Josiah Wilson Rainwater was born on October 10, 1843 in Waterloo, Pulaski County, Kentucky to parents Bartholomew and Nancy McLaughlin Rainwater. He was the youngest of eleven surviving children born to their marriage and named after Reverend Josiah Wilson, a minister and Revolutionary War veteran.
Josiah was seventeen years old when the Civil War began in 1861 and following his eighteenth birthday in October he enlisted at Camp Wolford, south of Somerset, on November 1. Two months later on January 1, 1862 he mustered into the 3rd Kentucky Infantry, Company D at Camp Boyle as a private, joining his older brother Miles who served in both the 1st and 3rd Kentucky Infantry.
On December 31, 1862 while engaged at the Battle of Stone River in Murfreesboro, Tennessee under the command of General William Rosecrans, Josiah sustained a bullet wound to his hand. In November of 1862 he was promoted to Corporal and in March of 1863 advanced to the rank of Sergeant. During the Battle of Kennesaw Mountain on June 27, 1864 he sustained serious wounds to his hip and chest which required two months of hospitalization. After three years of service, Josiah was mustered out on January 10, 1865 in Louisville, Kentucky.
He returned to Pulaski County and married Elizabeth Jane Weddle on January 19, 1866. Their first child, Martha Jane, was born later that year on October 24. Eight more children were born to their marriage: Nancy Frances (1869), Lucy Isadore (1872), Doretta (1874), Miles (1876), Mary (1879), Cornelia (1881), Roscoe (1883) and Minnie (1885).
In 1883 Josiah applied for his Civil War pension and received $1.00 per month as compensation for his service and battle wounds. In 1870 his elderly parents Bartholomew and Nancy were living with his family. In July of 1889 he wrote a letter to Miles who lived in Oregon, informing him of their father’s death following a stroke: “Everything was done for him that could be done, but human power could not save him.”1
The following year Josiah left Kentucky and migrated with his family to Williamson County, Texas. Why he left is unclear, but Rainwater family researchers theorize that returning soldiers experienced a kind of “post-war malaise” following the Civil War, finding Pulaski County no longer a “good Christian place” to raise their families.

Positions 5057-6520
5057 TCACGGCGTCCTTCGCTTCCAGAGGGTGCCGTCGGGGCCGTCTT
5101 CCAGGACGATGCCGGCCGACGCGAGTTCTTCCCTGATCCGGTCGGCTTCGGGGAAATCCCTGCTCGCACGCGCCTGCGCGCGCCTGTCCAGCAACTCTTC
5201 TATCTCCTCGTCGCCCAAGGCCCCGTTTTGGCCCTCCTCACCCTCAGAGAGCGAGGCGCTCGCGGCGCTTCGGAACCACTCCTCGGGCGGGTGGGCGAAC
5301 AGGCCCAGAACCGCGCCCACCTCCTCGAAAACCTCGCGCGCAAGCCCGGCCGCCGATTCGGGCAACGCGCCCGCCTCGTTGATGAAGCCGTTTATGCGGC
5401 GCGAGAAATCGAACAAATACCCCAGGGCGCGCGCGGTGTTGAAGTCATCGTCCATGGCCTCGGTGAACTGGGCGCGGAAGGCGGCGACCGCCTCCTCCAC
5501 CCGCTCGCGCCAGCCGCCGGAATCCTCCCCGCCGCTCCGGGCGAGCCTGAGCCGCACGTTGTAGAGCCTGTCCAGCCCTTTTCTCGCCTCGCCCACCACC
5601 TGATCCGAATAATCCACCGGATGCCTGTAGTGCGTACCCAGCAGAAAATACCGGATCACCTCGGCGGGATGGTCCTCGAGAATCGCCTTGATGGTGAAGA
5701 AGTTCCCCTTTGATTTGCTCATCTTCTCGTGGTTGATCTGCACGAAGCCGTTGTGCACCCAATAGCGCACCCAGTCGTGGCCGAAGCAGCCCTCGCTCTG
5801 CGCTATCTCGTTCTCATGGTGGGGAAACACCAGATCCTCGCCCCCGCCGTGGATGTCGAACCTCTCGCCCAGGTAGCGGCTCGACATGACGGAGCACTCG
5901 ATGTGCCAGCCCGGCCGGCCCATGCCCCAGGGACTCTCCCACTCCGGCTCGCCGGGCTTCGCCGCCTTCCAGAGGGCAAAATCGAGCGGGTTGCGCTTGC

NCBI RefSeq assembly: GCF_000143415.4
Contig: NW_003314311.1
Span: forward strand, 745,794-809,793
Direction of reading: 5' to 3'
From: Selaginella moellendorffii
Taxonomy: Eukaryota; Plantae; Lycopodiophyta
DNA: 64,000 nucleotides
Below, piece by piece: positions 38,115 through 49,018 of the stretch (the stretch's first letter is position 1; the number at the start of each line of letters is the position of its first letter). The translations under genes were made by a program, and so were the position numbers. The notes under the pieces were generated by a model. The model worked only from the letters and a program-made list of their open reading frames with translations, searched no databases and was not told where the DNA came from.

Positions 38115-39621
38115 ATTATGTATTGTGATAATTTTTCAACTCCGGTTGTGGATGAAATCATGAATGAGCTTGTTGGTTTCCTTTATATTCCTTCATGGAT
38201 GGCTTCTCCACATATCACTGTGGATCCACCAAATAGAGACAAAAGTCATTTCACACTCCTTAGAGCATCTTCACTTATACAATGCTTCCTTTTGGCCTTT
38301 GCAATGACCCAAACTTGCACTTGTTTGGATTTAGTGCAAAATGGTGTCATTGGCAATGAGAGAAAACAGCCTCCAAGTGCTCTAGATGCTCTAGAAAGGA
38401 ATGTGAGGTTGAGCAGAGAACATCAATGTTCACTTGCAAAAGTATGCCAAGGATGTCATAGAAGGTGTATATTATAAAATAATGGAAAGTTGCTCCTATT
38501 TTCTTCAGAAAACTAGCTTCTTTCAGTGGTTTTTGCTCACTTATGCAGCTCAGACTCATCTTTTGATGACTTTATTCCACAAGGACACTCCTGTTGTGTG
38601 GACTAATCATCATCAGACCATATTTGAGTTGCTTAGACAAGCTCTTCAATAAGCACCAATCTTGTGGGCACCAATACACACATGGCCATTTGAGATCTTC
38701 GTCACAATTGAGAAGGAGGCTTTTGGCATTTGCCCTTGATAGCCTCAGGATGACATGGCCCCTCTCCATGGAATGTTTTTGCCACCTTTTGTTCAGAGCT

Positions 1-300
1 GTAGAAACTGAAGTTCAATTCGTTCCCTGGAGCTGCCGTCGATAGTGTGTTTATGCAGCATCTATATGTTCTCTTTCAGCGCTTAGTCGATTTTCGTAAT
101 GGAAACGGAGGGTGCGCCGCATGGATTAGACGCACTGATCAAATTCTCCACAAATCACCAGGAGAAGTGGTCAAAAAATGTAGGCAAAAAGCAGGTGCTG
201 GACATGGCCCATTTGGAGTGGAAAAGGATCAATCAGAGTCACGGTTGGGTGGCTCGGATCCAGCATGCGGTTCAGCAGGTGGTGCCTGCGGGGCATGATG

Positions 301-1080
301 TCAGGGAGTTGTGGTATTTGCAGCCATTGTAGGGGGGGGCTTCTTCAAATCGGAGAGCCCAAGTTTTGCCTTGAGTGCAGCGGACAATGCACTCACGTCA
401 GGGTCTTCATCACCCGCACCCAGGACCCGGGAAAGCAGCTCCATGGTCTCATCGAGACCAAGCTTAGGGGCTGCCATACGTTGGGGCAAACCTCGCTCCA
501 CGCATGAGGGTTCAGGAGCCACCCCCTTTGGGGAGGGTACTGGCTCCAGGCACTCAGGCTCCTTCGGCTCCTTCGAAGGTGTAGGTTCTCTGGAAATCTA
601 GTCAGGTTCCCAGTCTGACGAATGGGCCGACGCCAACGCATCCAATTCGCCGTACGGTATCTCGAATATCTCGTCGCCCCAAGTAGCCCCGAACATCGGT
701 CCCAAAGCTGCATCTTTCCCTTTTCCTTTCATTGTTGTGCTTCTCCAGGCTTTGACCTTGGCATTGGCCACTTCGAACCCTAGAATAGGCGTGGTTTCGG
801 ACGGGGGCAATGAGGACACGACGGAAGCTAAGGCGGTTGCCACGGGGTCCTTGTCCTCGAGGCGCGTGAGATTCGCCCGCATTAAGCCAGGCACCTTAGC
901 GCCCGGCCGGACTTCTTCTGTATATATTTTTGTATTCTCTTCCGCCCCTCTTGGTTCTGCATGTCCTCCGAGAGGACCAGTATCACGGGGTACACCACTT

Josiah founded the town of Waterloo, named after his childhood home in Kentucky, and served as the town’s postmaster from 1897 until 1901. In 1907 he moved to Oklaunion in Wilbarger County and remained there the rest of his life. Through the years he had been involved in the civic affairs of the communities where he lived. In both 1880 and 1910 he served as a census enumerator, served as a school board and bank trustee, deputy sheriff, tax collector, deacon in his church and achieved the rank of Worshipful Master as a Mason.
It appears that all of his children came to Texas with him and remained there, some in Williamson County and several in Wilbarger County. His son Roscoe, born on July 4, 1883, worked as a bookkeeper and paymaster with the Panama Canal project. Upon his return to the United States he farmed and pursued various business interests in Wilbarger County.
By the time Josiah died on March 16, 1934 at the age of ninety he was believed to have been one of the oldest Master Masons in Texas. His obituary mentioned he was a “captain under General U.S. Grant in the civil war”.2 That information probably came from family members who remembered a certificate which hung in Josiah’s home for years, indicating he had received a commission as a captain in the Army of the Cumberland. However, for the 1890 census of Civil War veterans Josiah was enumerated as a sergeant, reflecting his official Civil War service record.
Elizabeth died at the age of ninety-five on June 25, 1943 of pneumonia, contracted after going out in a rainstorm to tend to her chickens. She is buried alongside Josiah in Vernon’s Eastview Memorial Park.
While performing some follow-up research for another article, I came across the subject of today’s article. What caught my attention was the fact he was born in Pulaski County, Kentucky, home to many of my maternal ancestors and later moved to a Texas county that was home to my paternal great-great grandmother Catherine “Kate” Hall Bolton. She lived in the community of Fargo, about ten miles north of Vernon. Other records I came across indicate there were Rainwaters living in Hamilton County, Texas as well, home to my great-great grandparents, John Wesley and Mary Angeline Brummett.
It’s certainly possible Josiah was related either directly or indirectly by marriage to some of my Kentucky kin. I saw at least one record of a Chaney (part of my maternal ancestral line) marrying a Rainwater. There may actually be something to the “six degrees of separation” theory after all!
Did you enjoy this article? Yes? Check out Digging History Magazine. Since January 2018 new articles are published in a digital magazine (PDF) available by individual issue purchase or subscription (with three options). Most issues run between 70-85 pages, filled with articles of interest to history-lovers and genealogists — it’s all history, right? 🙂 No ads — just carefully-researched, well-written stories, complete with footnotes and sources.
Want to know more or try out a free issue? That’s easy if you have a minute or two. Here are the options (choose one):
- Scroll up to the upper right-hand corner of this page, provide your email to subscribe to the blog and a free issue will soon be on its way to your inbox.
- A free article index of issues is available in the magazine store, providing a brief synopsis of every article published in 2018. Note: You will have to create an account to obtain the free index (don’t worry — it’s easy!).
- Contact me directly and request either a free issue and/or the free article index. Happy to provide!
Thanks for stopping by!